The dripless paint can hack on this page is another classic Handy Hint that has stood the test of time. If you’re planning on starting a painting project, use this tip to limit the cleanup you’ll have to do later.

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Family Handyman

Tool Organizer and a Paint Brush Saver

Tool storage ideas have always been a Handy Hints staple, and this page from the October 1986 issue of Family Handyman had two great ones with the “small tool organizer” and the “paintbrush saver.”

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Family Handyman

Build Your Own Sawhorses

The sawhorse plans shown above were specifically made for holding heavy materials up to “four or five hundred pounds,” although we can’t be sure anyone ever tested their limits in the real world. If you’re interested in building a set of sawhorses, check out our updated plans here.

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Family Handyman

Reach Every Light Bulb

How many handymen does it take to change a lightbulb? Just one, especially if they’ve read this Handy Hint and built the lamp shade and dowel contraption that makes it easier to grip light bulbs in hard-to-reach spots.

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Keep a Record of Your Paints

If you’re living in a home built before the ’80s, it might be fun to unscrew a few of your switchplates and see if any of the previous owners followed a system similar to the one shared in the first Handy Hint on this page. Keep in mind, though, that any paint information you find is probably out of date by now.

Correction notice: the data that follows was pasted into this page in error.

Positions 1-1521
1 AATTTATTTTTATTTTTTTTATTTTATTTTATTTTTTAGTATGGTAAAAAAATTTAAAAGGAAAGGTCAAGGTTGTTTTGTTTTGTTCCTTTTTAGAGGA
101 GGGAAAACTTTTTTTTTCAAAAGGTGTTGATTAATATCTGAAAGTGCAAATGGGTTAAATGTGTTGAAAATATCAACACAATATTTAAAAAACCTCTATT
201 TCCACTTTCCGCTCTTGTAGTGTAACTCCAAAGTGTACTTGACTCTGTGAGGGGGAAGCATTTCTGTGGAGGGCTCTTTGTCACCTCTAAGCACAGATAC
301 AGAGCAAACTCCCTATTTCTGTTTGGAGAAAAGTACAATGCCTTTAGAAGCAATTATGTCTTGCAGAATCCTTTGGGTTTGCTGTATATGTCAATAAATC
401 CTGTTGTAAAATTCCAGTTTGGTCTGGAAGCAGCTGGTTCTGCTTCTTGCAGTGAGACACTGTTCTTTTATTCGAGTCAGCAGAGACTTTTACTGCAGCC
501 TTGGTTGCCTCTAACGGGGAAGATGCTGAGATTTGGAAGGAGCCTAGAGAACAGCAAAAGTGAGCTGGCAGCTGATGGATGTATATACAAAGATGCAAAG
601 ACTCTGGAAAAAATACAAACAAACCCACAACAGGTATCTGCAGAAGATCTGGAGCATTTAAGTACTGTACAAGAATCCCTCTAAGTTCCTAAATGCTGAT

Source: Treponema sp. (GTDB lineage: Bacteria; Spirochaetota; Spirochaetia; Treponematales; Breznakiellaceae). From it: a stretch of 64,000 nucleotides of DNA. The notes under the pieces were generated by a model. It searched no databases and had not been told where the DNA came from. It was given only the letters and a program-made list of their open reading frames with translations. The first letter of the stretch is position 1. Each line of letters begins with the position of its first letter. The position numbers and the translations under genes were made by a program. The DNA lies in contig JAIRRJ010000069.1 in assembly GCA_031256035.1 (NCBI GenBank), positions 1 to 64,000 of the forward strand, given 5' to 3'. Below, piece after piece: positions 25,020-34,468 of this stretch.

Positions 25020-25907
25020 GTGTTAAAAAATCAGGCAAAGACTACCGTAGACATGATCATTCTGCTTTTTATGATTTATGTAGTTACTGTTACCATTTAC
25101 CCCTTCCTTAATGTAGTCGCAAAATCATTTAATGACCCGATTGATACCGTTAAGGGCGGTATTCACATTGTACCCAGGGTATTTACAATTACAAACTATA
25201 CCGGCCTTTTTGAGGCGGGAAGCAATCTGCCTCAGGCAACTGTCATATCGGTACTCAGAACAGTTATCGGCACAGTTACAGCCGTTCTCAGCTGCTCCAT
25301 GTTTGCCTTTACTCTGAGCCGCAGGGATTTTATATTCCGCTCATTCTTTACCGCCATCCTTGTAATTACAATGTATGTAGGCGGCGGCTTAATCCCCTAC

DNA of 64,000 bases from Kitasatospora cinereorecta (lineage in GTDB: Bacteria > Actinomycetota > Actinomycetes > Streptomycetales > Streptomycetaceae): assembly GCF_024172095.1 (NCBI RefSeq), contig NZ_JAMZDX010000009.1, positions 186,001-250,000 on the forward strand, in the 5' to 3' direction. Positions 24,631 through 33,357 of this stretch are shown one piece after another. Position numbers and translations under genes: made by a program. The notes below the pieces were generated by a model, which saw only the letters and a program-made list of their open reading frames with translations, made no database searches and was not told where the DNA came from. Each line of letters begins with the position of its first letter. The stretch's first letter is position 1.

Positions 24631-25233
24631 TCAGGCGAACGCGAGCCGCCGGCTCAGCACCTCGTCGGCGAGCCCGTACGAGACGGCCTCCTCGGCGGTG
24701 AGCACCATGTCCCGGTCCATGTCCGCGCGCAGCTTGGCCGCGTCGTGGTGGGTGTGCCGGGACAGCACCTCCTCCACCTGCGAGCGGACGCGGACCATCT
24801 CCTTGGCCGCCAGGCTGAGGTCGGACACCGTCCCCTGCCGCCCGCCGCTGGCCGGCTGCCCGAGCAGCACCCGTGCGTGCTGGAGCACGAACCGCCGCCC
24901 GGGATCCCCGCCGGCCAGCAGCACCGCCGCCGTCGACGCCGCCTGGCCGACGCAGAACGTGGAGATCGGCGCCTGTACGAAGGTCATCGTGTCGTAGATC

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Family Handyman

Another Saw Horse Design?

Apparently, our readers in the ’80s had plenty of ideas on how to build sawhorses from scratch.

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Family Handyman

Peel and Stick Roof Caulk

Intrigued by the idea of a “Press-In-Place Roof and Gutter Caulk”? So were we, but unfortunately it doesn’t look like 3M sells the product anymore.

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Family Handyman

Router Rest

If you frequently use your router, you might actually want to consider building the router rest featured above. It gives you a secure place to put your router down even if the bit is still spinning, so you’re not stuck waiting for the motor to slow down while you could be continuing with your project.

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Family Handyman

Perfect Hose Hanging

Sure, getting a looped garden hose to “hang just right” is a noble endeavor. But is it worth potentially damaging the hose’s structural integrity with a nail and a cigarette lighter? We think not, but to each their own.

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Family Handyman

A DIY Work Apron

Although we’re not sure garbage bags with large handles like the one shown above are available to purchase anymore, the idea of turning a plastic sack into a disposable apron is definitely still worth considering.

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Family Handyman

Paint Can Holder for Ladders

Here’s a note to anyone looking to try out the paint can holder design illustrated above: Make sure you always balance the holder with equal weight on either side, or your ladder will likely just topple over the first time you dismount.

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Family Handyman

Drill Dust Buster

While using a plastic food container lid to catch dust falling from the ceiling as you drill is a good idea, here’s an even better one: Use an old shoe box instead. A shoe box will be just as easy to attach to your drill bit and catch much more dust.